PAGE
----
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European Commission want free-to-play to describe only games "free in their entirety"

Turbine kicked off an MMO revolution with their generous implementation of free-to-play in Lord of the Rings Online.

Turbine kicked off an MMO revolution with their generous implementation of free-to-play in LOTRO.

The European Commission - the tremendously important body which proposes and enforces EU law - are meeting with tech companies and national consumer protection authorities today and tomorrow to talk free-to-play. Specifically, they’re worried about the rising cacophony of complaints from parents who’ve incurred unexpected and quite dramatic bills thanks to in-app purchases in purportedly free games.

The Commission’s suggestion? If you call your game free-to-play, you really have to mean it. No IAPs, no nothing.

“Consumers and in particular children need better protection against unexpected costs from in-app purchases,” said consumer policy commissioner Neven Mimica in a statement. 

“National enforcement authorities and the European Commission are discussing with industry how to address this issue which causes financial harm to consumers,” he went on. “Coming up with concrete solutions as soon as possible will be a win-win for all.”

Decisive movement like this is clearly prompted, in the most part, by iPhone purchase mishaps - but any decisions made could send ripples through the PC free-to-play market too. Reassuringly, the EC don’t just intend to slap down developers who’re acting inethically - but also preserve the credibility of a “very promising market”.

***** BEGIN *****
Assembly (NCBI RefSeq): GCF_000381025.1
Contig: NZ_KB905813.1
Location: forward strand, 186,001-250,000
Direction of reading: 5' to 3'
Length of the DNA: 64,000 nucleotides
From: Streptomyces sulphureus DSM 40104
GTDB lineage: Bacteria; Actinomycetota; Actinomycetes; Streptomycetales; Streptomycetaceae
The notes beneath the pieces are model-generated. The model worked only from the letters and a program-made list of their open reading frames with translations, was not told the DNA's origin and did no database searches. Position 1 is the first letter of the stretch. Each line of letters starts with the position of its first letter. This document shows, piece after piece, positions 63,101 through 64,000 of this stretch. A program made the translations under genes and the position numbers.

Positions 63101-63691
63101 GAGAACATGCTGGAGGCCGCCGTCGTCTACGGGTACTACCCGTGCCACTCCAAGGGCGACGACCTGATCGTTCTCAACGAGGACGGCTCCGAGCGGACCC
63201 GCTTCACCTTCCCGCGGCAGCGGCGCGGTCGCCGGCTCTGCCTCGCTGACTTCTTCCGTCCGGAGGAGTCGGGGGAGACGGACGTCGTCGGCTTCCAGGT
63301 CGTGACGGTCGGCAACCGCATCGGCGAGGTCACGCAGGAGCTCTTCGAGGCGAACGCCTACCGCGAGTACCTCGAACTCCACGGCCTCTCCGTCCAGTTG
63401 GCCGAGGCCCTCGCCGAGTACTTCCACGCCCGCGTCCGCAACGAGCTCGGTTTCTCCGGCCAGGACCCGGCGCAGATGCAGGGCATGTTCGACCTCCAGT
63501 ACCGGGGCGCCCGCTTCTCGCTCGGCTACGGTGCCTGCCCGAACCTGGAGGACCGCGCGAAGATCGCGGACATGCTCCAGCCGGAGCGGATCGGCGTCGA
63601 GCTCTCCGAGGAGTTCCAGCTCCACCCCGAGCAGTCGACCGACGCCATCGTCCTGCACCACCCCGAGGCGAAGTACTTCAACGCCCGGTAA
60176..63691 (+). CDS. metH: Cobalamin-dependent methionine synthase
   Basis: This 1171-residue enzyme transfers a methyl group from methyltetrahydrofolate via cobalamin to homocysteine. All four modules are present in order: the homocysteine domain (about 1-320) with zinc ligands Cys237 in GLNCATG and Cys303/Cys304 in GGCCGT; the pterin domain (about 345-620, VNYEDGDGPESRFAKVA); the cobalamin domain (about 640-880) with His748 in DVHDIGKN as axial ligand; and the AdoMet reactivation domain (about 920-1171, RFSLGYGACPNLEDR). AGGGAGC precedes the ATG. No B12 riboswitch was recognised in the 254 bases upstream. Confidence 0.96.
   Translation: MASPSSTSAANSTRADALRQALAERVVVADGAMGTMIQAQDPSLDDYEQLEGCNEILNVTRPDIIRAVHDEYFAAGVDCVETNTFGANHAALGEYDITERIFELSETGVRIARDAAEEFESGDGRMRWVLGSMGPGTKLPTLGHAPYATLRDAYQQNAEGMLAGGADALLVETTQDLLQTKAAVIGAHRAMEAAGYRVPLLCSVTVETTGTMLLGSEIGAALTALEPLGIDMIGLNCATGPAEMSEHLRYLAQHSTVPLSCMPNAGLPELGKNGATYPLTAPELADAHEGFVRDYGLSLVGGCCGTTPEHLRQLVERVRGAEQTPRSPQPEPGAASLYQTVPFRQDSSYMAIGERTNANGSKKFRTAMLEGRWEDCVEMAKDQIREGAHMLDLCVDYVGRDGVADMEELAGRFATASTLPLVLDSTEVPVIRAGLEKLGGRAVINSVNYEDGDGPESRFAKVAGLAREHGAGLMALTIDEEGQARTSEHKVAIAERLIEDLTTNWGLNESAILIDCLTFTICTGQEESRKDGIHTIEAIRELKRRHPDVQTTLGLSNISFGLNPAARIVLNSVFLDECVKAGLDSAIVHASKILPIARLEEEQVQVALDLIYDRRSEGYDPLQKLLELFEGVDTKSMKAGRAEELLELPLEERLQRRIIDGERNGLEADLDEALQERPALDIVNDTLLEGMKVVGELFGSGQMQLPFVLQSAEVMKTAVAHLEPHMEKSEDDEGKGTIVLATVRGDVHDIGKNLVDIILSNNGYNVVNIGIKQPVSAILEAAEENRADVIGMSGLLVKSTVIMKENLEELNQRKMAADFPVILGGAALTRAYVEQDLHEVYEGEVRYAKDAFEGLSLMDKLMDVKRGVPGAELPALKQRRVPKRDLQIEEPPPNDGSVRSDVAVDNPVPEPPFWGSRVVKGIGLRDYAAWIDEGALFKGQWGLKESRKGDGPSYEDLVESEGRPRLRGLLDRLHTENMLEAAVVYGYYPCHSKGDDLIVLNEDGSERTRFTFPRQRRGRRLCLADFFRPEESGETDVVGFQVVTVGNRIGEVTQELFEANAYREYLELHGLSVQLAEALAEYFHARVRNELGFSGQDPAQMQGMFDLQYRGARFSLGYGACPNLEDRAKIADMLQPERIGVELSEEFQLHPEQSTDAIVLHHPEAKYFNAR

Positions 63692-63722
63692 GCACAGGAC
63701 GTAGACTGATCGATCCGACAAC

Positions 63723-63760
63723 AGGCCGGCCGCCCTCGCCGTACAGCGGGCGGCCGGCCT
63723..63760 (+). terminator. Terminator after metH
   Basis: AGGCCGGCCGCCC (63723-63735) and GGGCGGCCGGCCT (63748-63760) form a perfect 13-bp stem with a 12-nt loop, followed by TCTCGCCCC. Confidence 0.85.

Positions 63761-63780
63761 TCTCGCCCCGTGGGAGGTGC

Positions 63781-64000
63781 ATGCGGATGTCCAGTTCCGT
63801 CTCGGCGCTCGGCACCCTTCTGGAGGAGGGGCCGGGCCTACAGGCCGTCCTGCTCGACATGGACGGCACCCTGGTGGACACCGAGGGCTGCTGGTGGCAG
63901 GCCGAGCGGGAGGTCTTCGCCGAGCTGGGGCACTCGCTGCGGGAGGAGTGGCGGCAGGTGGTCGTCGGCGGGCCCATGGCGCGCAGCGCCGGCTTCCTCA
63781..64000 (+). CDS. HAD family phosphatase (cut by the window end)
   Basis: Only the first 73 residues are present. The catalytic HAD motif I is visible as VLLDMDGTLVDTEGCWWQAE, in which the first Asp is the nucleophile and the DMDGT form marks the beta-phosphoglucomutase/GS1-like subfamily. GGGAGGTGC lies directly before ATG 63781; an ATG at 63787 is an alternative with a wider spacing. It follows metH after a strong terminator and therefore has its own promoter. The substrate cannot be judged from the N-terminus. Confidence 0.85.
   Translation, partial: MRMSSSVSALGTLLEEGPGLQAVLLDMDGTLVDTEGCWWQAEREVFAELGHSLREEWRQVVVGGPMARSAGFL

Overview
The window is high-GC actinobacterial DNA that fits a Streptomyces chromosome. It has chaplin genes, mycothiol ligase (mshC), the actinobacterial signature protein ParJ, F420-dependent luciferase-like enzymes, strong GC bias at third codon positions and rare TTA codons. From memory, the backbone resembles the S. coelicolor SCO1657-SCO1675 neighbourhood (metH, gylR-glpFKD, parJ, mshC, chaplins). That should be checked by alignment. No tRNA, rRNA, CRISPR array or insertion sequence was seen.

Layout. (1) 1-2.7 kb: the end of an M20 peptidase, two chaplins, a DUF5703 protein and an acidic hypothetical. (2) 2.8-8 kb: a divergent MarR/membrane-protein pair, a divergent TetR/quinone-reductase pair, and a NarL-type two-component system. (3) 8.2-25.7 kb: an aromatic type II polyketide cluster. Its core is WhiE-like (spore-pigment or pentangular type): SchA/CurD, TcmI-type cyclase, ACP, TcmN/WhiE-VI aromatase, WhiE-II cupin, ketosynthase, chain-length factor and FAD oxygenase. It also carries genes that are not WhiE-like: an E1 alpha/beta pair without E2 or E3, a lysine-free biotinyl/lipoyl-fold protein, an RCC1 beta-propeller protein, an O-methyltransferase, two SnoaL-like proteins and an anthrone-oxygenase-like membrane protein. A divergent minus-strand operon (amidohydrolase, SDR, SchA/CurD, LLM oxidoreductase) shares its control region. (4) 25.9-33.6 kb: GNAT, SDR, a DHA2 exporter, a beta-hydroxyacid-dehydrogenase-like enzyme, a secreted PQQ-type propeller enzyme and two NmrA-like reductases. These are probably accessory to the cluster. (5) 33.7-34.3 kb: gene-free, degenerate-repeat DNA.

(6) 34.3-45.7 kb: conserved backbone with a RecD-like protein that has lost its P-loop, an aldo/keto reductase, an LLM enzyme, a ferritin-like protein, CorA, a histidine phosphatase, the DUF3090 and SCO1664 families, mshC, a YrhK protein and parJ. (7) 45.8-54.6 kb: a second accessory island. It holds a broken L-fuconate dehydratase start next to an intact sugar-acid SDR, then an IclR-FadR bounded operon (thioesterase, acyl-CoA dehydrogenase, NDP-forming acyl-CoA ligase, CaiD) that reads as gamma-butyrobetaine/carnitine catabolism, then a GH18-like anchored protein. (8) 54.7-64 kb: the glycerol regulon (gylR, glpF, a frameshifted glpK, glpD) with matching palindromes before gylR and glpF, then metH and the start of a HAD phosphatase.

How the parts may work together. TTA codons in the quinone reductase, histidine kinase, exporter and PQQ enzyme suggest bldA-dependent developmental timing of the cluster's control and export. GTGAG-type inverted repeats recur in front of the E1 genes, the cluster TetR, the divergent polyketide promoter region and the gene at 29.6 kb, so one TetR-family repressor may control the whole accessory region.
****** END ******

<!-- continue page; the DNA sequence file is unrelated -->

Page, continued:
Ahead of the talks, the Consumer Protection Cooperation and EC member states have released a list of ‘common positions’ on free-to-play. At the top of that list is misleading advertising.

“The use of the word ‘free’ (or similar unequivocal terms) as such, and without any appropriate qualifications, should only be allowed for games which are indeed free in their entirety, or in other words which contain no possibility of making in-app purchases, not even on an optional basis,” they wrote.

Other proposed safeguards include explicit consent for in-app purchases, clear contact information for customers to get in touch with developers, and an end to calls to “Buy now!” or “Upgrade now!” in games likely to be played by children.

The meetings are being held to establish a “common understanding” between national authorities and developers rather than to propose legislation - but the EC have said they’re prepared to follow through with the relevant consumer rights bodies to enforce standards in the future.

The consequences for PC developers aren’t clear: perhaps some will find it significantly tougher to make money from free-to-play down the line. Or perhaps they’ll simply need to attach a new name to the payment model (free-to-play-for-a-bit?).

Have any of you lot had a genuinely rough experience with a free-to-play PC game? I think the model's done wonders for making MMOs accessible in chunks, personally - though obviously not without some ongoing teething issues.